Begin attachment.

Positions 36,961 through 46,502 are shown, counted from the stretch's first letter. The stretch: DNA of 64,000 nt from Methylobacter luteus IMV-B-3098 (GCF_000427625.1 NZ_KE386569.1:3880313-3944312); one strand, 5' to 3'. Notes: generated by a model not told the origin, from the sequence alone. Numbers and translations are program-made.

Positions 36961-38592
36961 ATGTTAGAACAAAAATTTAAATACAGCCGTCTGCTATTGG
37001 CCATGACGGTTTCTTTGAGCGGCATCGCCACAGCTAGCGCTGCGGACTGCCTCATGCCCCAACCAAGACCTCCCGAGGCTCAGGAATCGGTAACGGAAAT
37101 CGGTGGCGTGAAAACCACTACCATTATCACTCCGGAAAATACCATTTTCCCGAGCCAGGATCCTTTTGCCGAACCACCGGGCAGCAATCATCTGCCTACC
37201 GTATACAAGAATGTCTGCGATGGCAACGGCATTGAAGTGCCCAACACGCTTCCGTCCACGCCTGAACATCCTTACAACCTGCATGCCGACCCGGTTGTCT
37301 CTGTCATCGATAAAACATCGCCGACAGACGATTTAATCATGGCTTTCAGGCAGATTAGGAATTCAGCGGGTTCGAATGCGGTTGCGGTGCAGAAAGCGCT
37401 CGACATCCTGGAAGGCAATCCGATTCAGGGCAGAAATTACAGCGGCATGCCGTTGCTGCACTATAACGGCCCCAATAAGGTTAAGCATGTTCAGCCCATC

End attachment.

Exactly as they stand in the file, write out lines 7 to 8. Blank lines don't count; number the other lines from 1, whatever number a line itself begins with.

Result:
37301 CTGTCATCGATAAAACATCGCCGACAGACGATTTAATCATGGCTTTCAGGCAGATTAGGAATTCAGCGGGTTCGAATGCGGTTGCGGTGCAGAAAGCGCT
37401 CGACATCCTGGAAGGCAATCCGATTCAGGGCAGAAATTACAGCGGCATGCCGTTGCTGCACTATAACGGCCCCAATAAGGTTAAGCATGTTCAGCCCATC